Florida Senator Mel Martinez Resigns

Updated at 3:55 p.m. ET with new information.

Republican Sen. Mel Martinez announced his resignation today. He said he will leave office as soon as his replacement is named in order to pursue a life in the private sector.

The senator had already announced he would not seek re-election next year.

"My priorities have always been my faith, my family and my country and at this stage in my life, and after nearly 12 years of public service in Florida and Washington, it's time I return to Florida and my family," Martinez said in a prepared statement he read at a press conference today.

Martinez said that he has no health problems or any other reasons that would force him out of office.

"There's no impending reason, it's only my desire to move on and get on with the rest of my life," he said.

Republican Florida Gov. Charlie Crist, who has announced he is running for the Senate seat in the next year's election, may appoint a replacement for the remainder of Martinez's term, according to Florida's Senate vacancy laws. Crist could appoint himself but is not expected to, a Republican source told CBS News' Political Director Steve Chaggaris.

"I have a great deal of respect for my good friend Mel Martinez. I know this decision was a difficult one for him, but I think he is doing what he believes is right for him and his family," Crist said in a prepared statement. "We will immediately begin the process of selecting an appropriate replacement to serve the remainder of Sen. Martinez's term, and I look forward to making an announcement in the coming weeks."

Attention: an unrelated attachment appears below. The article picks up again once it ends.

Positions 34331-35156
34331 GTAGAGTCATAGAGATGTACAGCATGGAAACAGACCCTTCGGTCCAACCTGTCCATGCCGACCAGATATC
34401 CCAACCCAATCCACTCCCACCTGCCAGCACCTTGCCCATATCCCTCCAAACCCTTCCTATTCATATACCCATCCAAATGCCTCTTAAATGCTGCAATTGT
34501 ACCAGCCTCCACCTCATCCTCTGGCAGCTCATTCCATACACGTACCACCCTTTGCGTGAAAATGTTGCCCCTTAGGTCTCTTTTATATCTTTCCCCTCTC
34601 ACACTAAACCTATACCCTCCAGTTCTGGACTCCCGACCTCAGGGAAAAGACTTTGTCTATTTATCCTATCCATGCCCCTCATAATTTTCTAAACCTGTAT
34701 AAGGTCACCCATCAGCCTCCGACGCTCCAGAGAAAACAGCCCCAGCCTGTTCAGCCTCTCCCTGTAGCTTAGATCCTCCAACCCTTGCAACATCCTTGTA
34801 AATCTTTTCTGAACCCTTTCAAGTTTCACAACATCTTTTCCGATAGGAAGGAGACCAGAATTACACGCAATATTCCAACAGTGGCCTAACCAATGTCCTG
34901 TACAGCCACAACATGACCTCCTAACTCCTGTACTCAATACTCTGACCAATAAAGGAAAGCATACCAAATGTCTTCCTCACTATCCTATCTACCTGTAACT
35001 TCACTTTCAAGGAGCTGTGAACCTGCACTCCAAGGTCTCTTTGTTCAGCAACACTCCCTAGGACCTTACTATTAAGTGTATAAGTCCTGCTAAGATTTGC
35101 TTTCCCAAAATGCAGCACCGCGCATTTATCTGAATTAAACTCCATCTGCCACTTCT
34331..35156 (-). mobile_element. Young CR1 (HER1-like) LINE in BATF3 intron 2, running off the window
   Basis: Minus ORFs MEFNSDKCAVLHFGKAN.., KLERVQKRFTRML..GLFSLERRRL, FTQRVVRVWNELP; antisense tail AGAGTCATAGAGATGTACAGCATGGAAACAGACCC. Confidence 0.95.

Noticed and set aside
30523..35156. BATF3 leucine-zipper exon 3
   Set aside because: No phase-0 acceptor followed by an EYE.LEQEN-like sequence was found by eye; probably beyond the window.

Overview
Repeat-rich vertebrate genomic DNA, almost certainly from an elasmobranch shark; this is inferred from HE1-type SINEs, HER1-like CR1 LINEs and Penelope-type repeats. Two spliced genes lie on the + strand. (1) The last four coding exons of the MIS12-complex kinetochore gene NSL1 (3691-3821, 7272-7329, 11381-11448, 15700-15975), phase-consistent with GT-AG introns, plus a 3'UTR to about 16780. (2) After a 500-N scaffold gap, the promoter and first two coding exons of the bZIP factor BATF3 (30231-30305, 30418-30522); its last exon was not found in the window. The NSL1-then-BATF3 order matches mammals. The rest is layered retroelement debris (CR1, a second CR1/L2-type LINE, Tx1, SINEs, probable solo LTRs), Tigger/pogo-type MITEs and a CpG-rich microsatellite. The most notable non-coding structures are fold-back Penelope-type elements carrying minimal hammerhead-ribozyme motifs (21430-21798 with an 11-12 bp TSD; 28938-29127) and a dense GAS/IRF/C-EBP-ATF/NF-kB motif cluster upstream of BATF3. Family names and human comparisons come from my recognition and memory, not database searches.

At today's press conference, Martinez said he had spoken with Crist earlier about his potential resignation and that he expects the governor to choose his successor in a "transparent and good process." He did not, however, give any indication of whom that person might be.

"That is the governor's decision," Martinez said. "I trust him to do a good job on that."

Possible appointments include former Republican Gov. Bob Martinez, former Crist chief of staff George Lemieux, and former Florida Attorney General and Secretary of State Jim Smith. It is expected Crist would appoint someone who will not run for the seat in 2010.

Martinez said today he would be joining the private sector but did not elaborate any further.

"I have no specific plans for my future other than it's going to be in private life," he said.

He added, however, that he would like to continue to be an active and constructive voice on public matters.